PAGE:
Iran’s ballistic-missile program began from a wartime requirement for a strategic terror weapon, and progressed to the development of nuclear delivery vehicle. Iran, like North Korea, is proof of the dangers of ballistic-missile proliferation, and how trade in even short-range missiles like the Scud can lead to the development of far more dangerous weapons down the road.


Kyle Mizokami is a defense and national-security writer based in San Francisco who has appeared in the Diplomat, Foreign Policy, War is Boring and the Daily Beast. In 2009 he cofounded the defense and security blog Japan Security Watch. You can follow him on Twitter: @KyleMizokami. This first appeared back in 2017 and is being reposted due to reader interest

Tuesday, September 17, 2019

US Identifies Iran cruise missile launch sites

The United States has identified the exact locations in Iran from which a combination of more than 20 drones and cruise missiles were launched against Saudi oil facilities over the weekend, a senior U.S. official told CBS News national security correspondent David Martin on Tuesday. The official said the locations are in southern Iran, at the northern end of the Persian Gulf.

Saudi Arabia's air defenses have been aimed south for months, to protect against missile attacks launched by Iranian-backed Houthi rebels in Yemen, so they were useless against the missiles and drones coming in from the north, the official told Martin.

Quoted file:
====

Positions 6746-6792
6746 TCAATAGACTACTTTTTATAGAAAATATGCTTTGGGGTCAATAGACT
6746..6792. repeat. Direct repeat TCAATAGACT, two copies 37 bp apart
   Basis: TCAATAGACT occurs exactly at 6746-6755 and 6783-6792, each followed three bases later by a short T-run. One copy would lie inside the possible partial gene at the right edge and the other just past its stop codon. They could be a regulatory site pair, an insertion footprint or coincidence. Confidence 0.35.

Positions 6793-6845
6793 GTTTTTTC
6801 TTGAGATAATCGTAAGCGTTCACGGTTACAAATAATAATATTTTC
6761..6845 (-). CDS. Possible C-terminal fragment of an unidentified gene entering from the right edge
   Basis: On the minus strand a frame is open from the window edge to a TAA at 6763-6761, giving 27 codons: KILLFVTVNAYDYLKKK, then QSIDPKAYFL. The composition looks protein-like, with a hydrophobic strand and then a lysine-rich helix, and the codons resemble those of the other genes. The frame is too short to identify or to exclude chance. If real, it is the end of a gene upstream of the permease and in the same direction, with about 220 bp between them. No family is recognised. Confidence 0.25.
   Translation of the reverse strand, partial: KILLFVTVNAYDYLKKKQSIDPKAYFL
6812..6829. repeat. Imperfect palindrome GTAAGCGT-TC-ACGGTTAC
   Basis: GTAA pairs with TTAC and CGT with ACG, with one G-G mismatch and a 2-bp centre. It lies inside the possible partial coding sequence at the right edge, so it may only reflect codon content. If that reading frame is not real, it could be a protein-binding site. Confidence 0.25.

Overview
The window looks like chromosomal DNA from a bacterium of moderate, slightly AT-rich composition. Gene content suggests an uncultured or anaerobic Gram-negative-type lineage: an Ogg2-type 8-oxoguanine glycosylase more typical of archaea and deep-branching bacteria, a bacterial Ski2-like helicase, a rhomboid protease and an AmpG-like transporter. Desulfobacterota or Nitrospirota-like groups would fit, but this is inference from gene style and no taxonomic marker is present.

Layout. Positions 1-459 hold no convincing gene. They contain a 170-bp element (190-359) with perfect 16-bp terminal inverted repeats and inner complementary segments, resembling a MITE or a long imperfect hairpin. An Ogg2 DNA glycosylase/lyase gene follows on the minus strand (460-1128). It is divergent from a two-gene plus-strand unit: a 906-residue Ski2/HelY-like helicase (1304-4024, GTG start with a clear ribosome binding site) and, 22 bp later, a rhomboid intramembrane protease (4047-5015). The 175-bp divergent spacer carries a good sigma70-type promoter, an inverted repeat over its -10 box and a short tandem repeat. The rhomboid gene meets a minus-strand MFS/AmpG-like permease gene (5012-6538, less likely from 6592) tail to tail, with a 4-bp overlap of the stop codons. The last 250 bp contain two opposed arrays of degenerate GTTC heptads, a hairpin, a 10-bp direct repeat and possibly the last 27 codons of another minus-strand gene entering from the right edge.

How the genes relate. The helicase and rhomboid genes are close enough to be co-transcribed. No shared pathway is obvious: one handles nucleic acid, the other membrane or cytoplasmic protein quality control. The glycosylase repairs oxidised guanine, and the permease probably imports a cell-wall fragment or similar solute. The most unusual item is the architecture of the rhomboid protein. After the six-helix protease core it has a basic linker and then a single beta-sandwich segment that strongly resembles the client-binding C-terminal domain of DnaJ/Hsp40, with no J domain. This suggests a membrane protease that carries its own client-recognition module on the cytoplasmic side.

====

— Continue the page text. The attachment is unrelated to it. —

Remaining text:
One of the missiles flew through Kuwait's airspace and the U.S. is working with a number of other countries to analyze data on the attack, which could help make the case against Iran.

A U.S. team has been on the ground at the oil facilities and identified the specific types of drones and cruise missiles fired, Martin reported. The wreckage was moved to a facility outside the Saudi capital of Riyadh, where it will be used to make what one U.S. official called, "a very compelling forensic case" that Iran launched "a complex and coordinated attack" on Saudi Arabia.

In addition to the wreckage, the forensic case will include radar tracks reconstructed after the fact that show the cruise missiles and drones coming out of Iran.

U.S. officials have already blamed Iran for the attack, but President Trump has appeared this week to lower expectations of a U.S. military response. On Monday night, one day after tweeting that the U.S. was "locked and loaded" in response to the attack on Saudi Arabia, the president told supporters in New Mexico not to panic about oil supplies.